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Showing posts from June, 2018

Sunday Drive, a prose poem by Lylanne Musselman

Sunday Drive by Lylanne Musselman In the backseat of our ’66 green Pontiac Bonneville, my view was of the back of my parent’s heads: dad with dark wavy hair, hands on the steering wheel, his pipe smoke swirling upward and back into my space; mom with coiffed hair, in the passenger’s seat chewing her Juicy Fruit gum. I was along for the ride each Sunday going to see my grandma who lived an hour away in Kokomo. I loaded up the backseat with my favorite stuffed animals and a few books in hopes of making time cruise a bit faster. I hated leaving other beloved belongings behind, feeling guilty for all that couldn’t go. I loved listening to the radio, Fort Wayne’s strong AM station, WOWO. The Beatles, Neil Diamond, The Supremes, Tammy Wynette and George Jones were played one after the other. I could’ve done without country, but dad preferred it to my favorites. I sang along with all songs that came on, even D-I-V-O-R-C-E. Mom marveled how I knew every word, saying she wished I memor

Time Spent With My Father, a poem by Rosemary Freedman

Time Spent with My Father by Rosemary Freedman 26 bluegill were placed on my stringer and entered into the fishing contest. I was six. They snapped a Polaroid of me with that smile wide as a canoe, my small fingers holding up the line with my fish shining like silver Christmas ornaments and taped it to the bait-house wall. Now at 50 I recount that story with the joy of someone who had won a Nobel Prize—only to have it pointed out that I had cheated by scooping the fish out of water with a Styrofoam cup. The shiny tiny dinosaur-looking creatures gulping for breath like fat diabetic chain-smokers telling the last chapters of their stories. And what happened to the other children? Those line casters who patiently waited and caught nothing? Perhaps they stared at my tackle-box prize the way women stare with envy at designer purses they will never own. It was true, I was a cheater. I thought my father loved taking me with him, d

Last(ing) Memories, a poem by Christopher Stolle

Last(ing) Memories by Christopher Stolle Today’s kids don’t know the true wonderment of basements. At my grandparents’ house, we’d put a Ping-Pong table atop the pool table. I’d grab a Red Delicious from the mini fridge, put some Roger Miller or Royal Guardsmen on the turntable (which they also won’t know), then play epic battles against my dad, who played like he was the number one ranked player in the world. And he could have been if I didn’t learn all his tricks and mistakes. About Christopher Stolle: His poetry has appeared most recently or is forthcoming in the Burningword Literary Journal, Tipton Poetry Journal , Flying Island , Branches , Indiana Voice Journal, Snapdragon, Black Elephant, The Gambler, and Sheepshead Review. He works as an acquisitions and development editor for Penguin Random House, and he lives in Richmond, Indiana.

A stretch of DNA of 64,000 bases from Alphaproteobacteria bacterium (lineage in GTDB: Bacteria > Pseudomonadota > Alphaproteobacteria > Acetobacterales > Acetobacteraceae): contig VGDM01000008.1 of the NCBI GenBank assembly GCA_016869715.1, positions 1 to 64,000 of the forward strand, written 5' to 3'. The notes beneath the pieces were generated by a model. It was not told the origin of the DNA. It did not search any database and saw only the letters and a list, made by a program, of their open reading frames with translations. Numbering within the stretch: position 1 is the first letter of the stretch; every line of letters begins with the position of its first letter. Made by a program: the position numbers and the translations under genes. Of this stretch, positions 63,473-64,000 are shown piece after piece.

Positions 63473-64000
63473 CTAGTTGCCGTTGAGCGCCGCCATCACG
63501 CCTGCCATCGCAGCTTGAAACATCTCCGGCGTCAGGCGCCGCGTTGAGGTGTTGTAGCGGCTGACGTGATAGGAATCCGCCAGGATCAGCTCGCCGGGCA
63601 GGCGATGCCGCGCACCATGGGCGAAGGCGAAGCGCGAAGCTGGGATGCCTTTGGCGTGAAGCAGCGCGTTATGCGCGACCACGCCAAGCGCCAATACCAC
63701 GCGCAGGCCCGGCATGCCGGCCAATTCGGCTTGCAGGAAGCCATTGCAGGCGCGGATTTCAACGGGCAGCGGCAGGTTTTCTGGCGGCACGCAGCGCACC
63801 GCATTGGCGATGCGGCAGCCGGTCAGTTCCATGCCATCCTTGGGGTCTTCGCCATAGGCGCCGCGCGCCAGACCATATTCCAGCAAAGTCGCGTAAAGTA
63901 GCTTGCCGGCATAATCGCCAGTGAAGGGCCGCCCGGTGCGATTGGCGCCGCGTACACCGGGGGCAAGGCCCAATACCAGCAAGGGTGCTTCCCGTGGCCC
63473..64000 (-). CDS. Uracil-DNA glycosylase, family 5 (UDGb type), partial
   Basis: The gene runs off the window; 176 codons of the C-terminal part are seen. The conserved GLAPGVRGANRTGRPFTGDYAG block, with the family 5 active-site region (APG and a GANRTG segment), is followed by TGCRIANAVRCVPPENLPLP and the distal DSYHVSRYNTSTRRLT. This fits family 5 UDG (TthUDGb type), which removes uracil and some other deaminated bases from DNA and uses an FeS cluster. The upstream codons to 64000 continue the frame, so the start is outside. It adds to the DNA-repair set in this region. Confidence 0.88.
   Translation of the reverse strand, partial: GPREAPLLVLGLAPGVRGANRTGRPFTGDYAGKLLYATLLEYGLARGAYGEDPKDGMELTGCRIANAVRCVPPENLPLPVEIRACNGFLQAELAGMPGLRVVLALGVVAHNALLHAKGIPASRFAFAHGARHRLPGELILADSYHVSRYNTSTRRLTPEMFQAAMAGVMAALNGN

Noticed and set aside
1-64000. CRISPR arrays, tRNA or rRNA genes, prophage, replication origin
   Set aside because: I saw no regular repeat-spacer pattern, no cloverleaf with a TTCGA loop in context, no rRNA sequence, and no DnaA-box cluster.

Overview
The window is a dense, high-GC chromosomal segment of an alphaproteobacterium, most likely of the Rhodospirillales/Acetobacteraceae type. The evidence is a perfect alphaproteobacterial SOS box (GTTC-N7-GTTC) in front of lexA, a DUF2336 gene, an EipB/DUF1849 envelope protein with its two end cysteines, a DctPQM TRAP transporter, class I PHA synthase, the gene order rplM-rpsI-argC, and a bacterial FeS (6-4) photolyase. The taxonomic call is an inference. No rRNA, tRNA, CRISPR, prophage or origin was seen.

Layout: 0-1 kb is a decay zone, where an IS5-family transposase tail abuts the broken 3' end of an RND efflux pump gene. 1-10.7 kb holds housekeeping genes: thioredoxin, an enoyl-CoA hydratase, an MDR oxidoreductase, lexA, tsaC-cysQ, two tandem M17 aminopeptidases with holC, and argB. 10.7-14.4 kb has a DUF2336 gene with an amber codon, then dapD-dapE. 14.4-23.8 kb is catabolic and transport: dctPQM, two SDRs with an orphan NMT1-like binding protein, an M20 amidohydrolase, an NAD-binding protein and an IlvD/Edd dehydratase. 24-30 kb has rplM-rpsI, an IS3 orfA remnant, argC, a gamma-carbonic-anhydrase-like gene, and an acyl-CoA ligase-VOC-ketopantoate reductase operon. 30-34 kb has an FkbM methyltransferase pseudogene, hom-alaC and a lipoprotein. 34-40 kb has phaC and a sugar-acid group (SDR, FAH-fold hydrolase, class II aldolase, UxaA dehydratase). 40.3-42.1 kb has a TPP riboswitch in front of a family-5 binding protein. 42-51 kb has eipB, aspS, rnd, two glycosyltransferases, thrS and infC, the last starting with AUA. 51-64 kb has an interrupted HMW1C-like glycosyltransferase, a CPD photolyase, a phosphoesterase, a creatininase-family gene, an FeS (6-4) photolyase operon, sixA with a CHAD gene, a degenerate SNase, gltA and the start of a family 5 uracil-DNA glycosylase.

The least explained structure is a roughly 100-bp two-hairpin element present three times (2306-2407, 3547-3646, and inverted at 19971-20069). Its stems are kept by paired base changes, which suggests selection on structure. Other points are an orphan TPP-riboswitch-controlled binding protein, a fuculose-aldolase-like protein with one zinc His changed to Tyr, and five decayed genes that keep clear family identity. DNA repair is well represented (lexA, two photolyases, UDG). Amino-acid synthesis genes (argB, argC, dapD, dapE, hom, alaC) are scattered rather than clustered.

Antelope, a poem by Keith Welch

Antelope by Keith Welch The big sign said "Missile Range--  Call this number before crossing" Bob and I were lost on miles of  pitch dark New Mexican dirt road making good time, we caught up with a  panicked antelope, leaping like a dancer in our auto-footlights the animal must have leapt the roadside fence we became its chase-car in a desert marathon both car and animal trapped in a single barb-wire path; the antelope bounding all terror and grace the car creeping along, my eye on the gas gauge  our little parade crawled for miles until the beast lunged into the barbed wire thrashing like a hooked trout broke through into the unseen landscape leaving us the empty track somewhere under the unblinking stars the antelope ran unhindered wounded but free beyond human borders Keith Welch  lives in Bloomington, Indiana, where he works at the IU Herman B Wells Library. He has poems published in Open: Journal of Arts & Letters, Writers Resist, Literary Orp

"Gravegarden" and "Sacred Waters," two poems by Andrea Dunn

Gravegarden by Andrea Dunn Dig a hole, eight feet long, two and a half feet wide, six feet deep. Lower your love into the void. Cover him with a quilt of peat and moss and must. Breathe deep the loamy shroud, Beg pardon of the larvae, the tubers. Pat the dirt and clay into place with the hands that combed through his hair and grazed his cheeks. Let the silt sink beneath your fingernails. Suture the earth's new wound with marble or granite, and leave all he engraved on your heart chiseled on the rock. Water seasonally, as with the opening and closing of the sky. Warrant the sun to scorch, and permit the moon to mark time. Fertilize each moment: gaze on the before and dwell in the since. Harvest the offerings. Sacred Waters by Andrea Dunn The sound of the raindrops slowly hitting my windshield is like singular grains of uncooked rice landing in a plastic measuring cup. And now as the rain’s pace quickens,